A botched burglary attempt further clouds one of the earliest kidnap-for-ransom cases. As he was about to go to bed, wealthy New Yorker Holmes Van Brunt heard burglars breaking into his brother's house next door. After rounding up three other men to help him surprise the intruders, Van Brunt engaged the thieves in a shotgun battle that left the robbers severely wounded. On his deathbed, one of the burglars confessed that he had been responsible for kidnapping Charley Ross. He then promised that the child would be returned alive.
The Charley Ross kidnapping was the year's biggest story. Two men had snatched the four-year-old son of rich Philadelphia grocer Christian Ross from the front lawn of his house on July 1. On July 4, the kidnappers delivered the first of 23 poorly spelled ransom notes to Ross. Several days later, they asked for $20,000.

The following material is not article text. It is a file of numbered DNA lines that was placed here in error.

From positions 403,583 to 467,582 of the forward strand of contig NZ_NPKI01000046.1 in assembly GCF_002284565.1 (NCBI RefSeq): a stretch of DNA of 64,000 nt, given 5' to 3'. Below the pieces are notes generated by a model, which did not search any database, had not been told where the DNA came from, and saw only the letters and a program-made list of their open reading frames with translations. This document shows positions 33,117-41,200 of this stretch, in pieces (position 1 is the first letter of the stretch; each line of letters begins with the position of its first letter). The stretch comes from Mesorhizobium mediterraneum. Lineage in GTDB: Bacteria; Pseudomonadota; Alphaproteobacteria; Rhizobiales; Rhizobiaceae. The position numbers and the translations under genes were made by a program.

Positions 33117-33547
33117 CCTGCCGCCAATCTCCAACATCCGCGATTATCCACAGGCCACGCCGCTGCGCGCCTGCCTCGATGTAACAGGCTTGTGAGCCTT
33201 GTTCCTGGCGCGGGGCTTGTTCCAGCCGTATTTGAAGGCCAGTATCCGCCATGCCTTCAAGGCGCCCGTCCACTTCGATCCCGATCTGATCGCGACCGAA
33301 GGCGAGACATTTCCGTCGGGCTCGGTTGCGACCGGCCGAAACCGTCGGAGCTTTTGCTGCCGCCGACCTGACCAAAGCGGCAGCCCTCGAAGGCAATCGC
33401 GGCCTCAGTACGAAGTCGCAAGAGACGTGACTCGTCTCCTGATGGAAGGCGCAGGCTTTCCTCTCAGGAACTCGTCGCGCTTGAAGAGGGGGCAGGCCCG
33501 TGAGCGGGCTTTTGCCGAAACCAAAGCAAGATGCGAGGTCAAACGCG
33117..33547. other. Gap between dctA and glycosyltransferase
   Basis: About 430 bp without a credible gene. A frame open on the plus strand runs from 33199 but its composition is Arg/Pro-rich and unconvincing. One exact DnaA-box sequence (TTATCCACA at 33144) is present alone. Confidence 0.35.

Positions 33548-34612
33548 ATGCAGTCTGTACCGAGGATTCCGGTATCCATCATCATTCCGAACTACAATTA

After some stalling, Ross agreed to pay the ransom, but no one ever came to pick up the money.
Generating mountains of publicity, the Ross kidnapping became the first widely followed kidnap-for-ransom incident. Over the next 50 years there was a spike in the number of such cases, culminating with the kidnapping of Charles Lindbergh's son in 1932. Following that high-profile crime, the government's power over criminal matters was greatly broadened, and the penalties for kidnapping were increased.
Despite the dying criminal's confession, Charley Ross was never found.